Addressing the Urgent Need for Age-Friendly Housing
By Peggy Edwards, The Council on Aging of Ottawa
Everyone deserves a suitable place to call home. Age-Friendly Housing meets the needs of the growing number of older people in our cities and communities. It is defined by 4As.
Affordable: costs less than 30% of your before-tax income.
Accessible for people with all kinds of abilities and disabilities.
Appropriate: adequate, safe, secure, well-maintained, energy efficient, fits space requirements; and is in neighbourhoods that allow for connections with people, pets and nature, and getting to key destinations by foot, bicycle or public transportation.
Available: sufficient age-friendly housing stock for homeowners and renters, as well as innovative living options such as co-living, intergenerational housing and assisted living dwellings.
Housing for older people includes a continuum from independent living to long-term care. This article focuses on independent living in the community.
Why Do We Need Age-Friendly Housing?
Mary Appleton, outgoing Co-Chair of the Age-Friendly Housing Committee of The Council on Aging of Ottawa (COA) says, “Age-Friendly housing benefits everyone, including older people, young families and people living with disabilities. Keeping older adults in their own accessible home, with supports, is good for them and their families, and can significantly delay the need for institutional care.”
This speaks to the fact that over 80 percent of older adults want to “age-in-place” and “in-community”, rather than move to a retirement or nursing home. Providing age-friendly housing options enables older adults to do this, leading to an improved quality of life … while saving the healthcare system a lot of money at the same time.
The demographics and circumstances of older people speak volumes about why there is an urgent need for age-friendly housing.
- The number and percentage of older persons is dramatically increasing all over Canada.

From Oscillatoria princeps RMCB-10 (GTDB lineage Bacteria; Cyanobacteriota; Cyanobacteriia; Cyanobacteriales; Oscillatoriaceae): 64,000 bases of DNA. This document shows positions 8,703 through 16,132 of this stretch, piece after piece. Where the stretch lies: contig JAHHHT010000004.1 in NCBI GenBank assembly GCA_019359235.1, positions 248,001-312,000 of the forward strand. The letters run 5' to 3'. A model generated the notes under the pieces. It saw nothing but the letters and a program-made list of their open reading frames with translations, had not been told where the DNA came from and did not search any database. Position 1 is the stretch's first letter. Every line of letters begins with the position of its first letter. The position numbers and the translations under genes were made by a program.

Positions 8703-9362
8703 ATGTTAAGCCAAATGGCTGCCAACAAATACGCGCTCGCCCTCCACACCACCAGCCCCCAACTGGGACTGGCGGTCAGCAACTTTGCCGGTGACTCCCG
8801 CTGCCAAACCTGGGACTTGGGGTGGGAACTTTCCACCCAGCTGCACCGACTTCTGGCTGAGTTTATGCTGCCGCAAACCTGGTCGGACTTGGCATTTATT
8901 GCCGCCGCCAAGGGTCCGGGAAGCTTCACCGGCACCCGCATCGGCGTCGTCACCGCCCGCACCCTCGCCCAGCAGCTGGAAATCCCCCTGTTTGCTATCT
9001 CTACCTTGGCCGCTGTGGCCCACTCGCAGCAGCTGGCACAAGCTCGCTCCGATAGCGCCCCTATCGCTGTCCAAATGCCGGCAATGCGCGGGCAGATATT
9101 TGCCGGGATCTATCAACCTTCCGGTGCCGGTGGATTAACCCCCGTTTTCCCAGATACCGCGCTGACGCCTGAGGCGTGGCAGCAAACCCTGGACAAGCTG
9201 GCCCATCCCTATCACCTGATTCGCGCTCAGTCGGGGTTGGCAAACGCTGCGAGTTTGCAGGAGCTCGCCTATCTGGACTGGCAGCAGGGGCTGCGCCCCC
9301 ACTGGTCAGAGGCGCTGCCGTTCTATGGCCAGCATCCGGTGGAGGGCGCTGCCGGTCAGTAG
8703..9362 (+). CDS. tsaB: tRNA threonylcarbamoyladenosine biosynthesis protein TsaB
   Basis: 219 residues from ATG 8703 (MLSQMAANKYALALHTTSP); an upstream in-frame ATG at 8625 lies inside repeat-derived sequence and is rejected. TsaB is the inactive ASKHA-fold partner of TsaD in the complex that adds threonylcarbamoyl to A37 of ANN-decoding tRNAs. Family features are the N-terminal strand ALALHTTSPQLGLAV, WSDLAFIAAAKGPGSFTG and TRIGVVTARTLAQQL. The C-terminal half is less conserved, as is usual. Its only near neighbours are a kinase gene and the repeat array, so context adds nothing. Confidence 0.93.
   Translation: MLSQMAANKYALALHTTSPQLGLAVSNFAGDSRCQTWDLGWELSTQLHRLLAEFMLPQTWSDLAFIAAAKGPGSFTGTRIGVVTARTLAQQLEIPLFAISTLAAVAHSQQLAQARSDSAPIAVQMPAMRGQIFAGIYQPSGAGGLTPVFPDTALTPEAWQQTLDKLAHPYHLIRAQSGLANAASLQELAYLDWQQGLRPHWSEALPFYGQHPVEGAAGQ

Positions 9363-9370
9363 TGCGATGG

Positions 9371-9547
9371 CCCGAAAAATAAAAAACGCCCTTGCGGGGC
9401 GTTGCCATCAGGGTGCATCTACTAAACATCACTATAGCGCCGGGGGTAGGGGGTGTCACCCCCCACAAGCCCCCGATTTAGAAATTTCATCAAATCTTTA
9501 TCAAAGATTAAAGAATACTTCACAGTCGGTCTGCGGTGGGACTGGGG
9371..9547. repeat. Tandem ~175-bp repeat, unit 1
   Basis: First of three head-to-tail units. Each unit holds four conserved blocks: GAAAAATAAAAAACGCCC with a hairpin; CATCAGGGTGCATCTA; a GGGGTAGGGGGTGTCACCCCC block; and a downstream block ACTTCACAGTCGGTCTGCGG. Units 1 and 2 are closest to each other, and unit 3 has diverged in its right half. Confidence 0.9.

- Ottawa’s older adults are the fastest-growing age group in the city. The over-65 population is currently 17% and is expected to reach 25% by 2035. There is an expected 183% increase in older adults between 2011-2031 in rural Ottawa areas.
- Affordability is a major concern, especially for renters with 54% of older renters spending 50% of their income on housing. In Ottawa, the proportion of older people living with low income is about 12% (65+) and 15% (75+). These numbers are higher for older women (14% and 17%). In some neighbourhoods, over 50% of older adults live with low-income. The reported number of older adults experiencing homelessness is increasing, especially for women. From 2015 to 2016 there was a 20% increase of women 50+ and a 31% increase of women 60+ using shelters in Ottawa.
- Accessibility: In 2017, the proportion of older adults living with disabilities was 38% (aged 65-plus) and 47% (aged 75-plus years). The lack of universal design in houses, apartments, condominiums, and other built environments limits where individuals can live and function independently for as long as possible within their own communities. People are required to renovate or relocate as their functional abilities and challenges (mobility, sight, hearing and cognition) change over time due to aging, injury and/or debilitating diseases.